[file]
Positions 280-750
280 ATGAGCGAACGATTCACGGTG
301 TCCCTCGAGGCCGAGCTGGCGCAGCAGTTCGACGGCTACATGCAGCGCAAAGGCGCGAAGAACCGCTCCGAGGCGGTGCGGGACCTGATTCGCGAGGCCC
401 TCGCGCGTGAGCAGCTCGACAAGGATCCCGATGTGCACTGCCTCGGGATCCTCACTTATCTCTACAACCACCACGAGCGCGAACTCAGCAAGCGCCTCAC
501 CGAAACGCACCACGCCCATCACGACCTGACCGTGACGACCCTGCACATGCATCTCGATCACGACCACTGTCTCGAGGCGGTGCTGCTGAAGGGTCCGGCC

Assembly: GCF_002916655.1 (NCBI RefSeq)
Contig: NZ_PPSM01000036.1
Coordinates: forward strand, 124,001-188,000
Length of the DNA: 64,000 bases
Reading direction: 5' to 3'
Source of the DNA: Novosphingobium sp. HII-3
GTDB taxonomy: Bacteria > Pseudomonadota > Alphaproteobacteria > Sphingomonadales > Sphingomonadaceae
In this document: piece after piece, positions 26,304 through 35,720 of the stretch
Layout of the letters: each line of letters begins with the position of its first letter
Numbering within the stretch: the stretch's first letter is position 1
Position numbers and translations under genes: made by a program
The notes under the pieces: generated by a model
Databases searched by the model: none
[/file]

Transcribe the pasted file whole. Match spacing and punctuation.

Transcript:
Positions 280-750
280 ATGAGCGAACGATTCACGGTG
301 TCCCTCGAGGCCGAGCTGGCGCAGCAGTTCGACGGCTACATGCAGCGCAAAGGCGCGAAGAACCGCTCCGAGGCGGTGCGGGACCTGATTCGCGAGGCCC
401 TCGCGCGTGAGCAGCTCGACAAGGATCCCGATGTGCACTGCCTCGGGATCCTCACTTATCTCTACAACCACCACGAGCGCGAACTCAGCAAGCGCCTCAC
501 CGAAACGCACCACGCCCATCACGACCTGACCGTGACGACCCTGCACATGCATCTCGATCACGACCACTGTCTCGAGGCGGTGCTGCTGAAGGGTCCGGCC

Assembly: GCF_002916655.1 (NCBI RefSeq)
Contig: NZ_PPSM01000036.1
Coordinates: forward strand, 124,001-188,000
Length of the DNA: 64,000 bases
Reading direction: 5' to 3'
Source of the DNA: Novosphingobium sp. HII-3
GTDB taxonomy: Bacteria > Pseudomonadota > Alphaproteobacteria > Sphingomonadales > Sphingomonadaceae
In this document: piece after piece, positions 26,304 through 35,720 of the stretch
Layout of the letters: each line of letters begins with the position of its first letter
Numbering within the stretch: the stretch's first letter is position 1
Position numbers and translations under genes: made by a program
The notes under the pieces: generated by a model
Databases searched by the model: none